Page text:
However, this particular winter day brought a revelation.  Perhaps it was because I had been studying other Johnson family photographs at the time, and certain facial features were burned into my short-term memory.  Perhaps I was "in the zone," while indulging in one of my favorite hobbies.  Perhaps it was something about the soft light of a gray day filtering the images on the cards in a way that opened my mind to new possibilities.  Whatever the cause, as I held up a photo of one young, blond gentleman, I sensed something very familiar.  (I've learned to not ignore intuition until facts prove otherwise.)  It was also interesting, and unusual, that there were two copies of the same photo:  one in very poor condition, and the other in quite good condition.  I knew for certain that the stack of small photographs had once been in the possession of Ole M. Johnson (my great grandfather, and the son of Baard).  It made sense that if the photo in question was truly Ole's father, then one photo likely would have been displayed or kept in a frame, and thus, became faded over time, while one copy had been put away for safe keeping.  This was probably the missing Baard Johnson!

The first thing I did was to line up the candidate photograph of Baard Johnson with his two children, Ole Johnson, and Julia (Johnson) Larson, along with his wife, Bertina Johnson, in order to compare facial features.  I found that as a young man, Ole had the same fine, lank hair as did the suspected photo of his father, Baard.  The clinker, however, was comparing it to the photo of Julia Johnson (the daughter):  both Julia and the "95% Baard Johnson" had the same bold, squared jawline, combined with a strong chin.  Even their ears were shaped the same!  Convinced, I shared the photographs with some Minnesota cousins who had actually known Ole M. Johnson (Baard's son) personally, and asked them to give me feedback on family likenesses between photos of Ole, his sister, Julia, and the newly discovered photograph of "95% Baard Johnson."  I'm pleased to say that I received several thumbs up.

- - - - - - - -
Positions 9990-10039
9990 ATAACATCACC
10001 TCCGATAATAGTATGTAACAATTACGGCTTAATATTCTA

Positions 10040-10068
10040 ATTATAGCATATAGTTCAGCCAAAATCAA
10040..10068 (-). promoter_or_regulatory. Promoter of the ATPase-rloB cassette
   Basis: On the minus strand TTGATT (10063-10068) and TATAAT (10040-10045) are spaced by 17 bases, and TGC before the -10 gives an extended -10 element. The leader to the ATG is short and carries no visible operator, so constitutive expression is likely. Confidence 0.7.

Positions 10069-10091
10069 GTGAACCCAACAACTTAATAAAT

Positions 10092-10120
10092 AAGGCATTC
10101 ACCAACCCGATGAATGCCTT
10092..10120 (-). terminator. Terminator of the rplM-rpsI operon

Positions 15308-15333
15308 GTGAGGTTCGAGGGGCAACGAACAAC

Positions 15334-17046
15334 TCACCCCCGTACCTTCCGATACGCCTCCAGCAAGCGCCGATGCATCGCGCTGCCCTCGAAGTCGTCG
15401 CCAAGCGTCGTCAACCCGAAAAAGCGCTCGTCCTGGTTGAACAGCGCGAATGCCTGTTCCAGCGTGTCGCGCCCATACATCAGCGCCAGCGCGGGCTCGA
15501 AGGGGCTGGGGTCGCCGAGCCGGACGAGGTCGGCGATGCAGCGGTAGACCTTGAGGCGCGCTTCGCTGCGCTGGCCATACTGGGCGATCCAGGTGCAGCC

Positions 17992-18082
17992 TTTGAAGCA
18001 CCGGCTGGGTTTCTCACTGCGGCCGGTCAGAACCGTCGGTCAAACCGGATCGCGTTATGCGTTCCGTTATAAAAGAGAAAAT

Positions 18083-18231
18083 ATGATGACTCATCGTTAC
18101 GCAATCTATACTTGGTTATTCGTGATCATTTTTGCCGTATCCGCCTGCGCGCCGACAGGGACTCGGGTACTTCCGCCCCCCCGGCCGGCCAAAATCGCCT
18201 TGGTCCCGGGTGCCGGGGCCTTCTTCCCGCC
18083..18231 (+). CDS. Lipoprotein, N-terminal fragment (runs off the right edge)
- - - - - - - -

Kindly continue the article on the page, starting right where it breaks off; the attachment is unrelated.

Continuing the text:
Although there is no way that I know of to completely prove the identity of the man in the photograph in question, my usually-reliable intuition tells me that the search for my missing great great grandfather has ended.  I'm posting photographs of the entire family here, so that others may judge for themselves.

No matter what the brick wall, there is always hope that it will crumble!


[Photographer information source: Minnesota Historical Society, Directory of Minnesota Photographers, http://www.mnhs.org/people/photographers/B.htm]


Baard Johnson? (father, ca. 1870)







Julia Johnson (daughter, ca. 1888)
 


Ole M. Johnson (son, 1886)



Bertina Johnson (mother, ca. 1870)


Wednesday, July 04, 2012

Fourth of July, Norwegian-American Style



This photograph of a large neighborhood gathering was taken on Independence Day, 1916, at the Nels and Ellen Langseth farm in Sinclair Township, Clearwater County, Minnesota, about four years before my mother was born in nearby Dudley Township.  The Langseth family left Norway for the United States in 1902 [1].  To rural Norwegian-Americans, July 4th was the most important day of the year, next to Christmas.  Everyone strived to complete farm chores early in the day so they could attend huge community gatherings and have plenty of time to visit with one another.  I hope they all brought enough food!  On second thought, there is no chance they would have run out of vittles.  Pass the lefse, please... and save me a dish of that hand-cranked ice cream!

[1] 1920 U.S. Federal Census for Sinclair Township, Minnesota.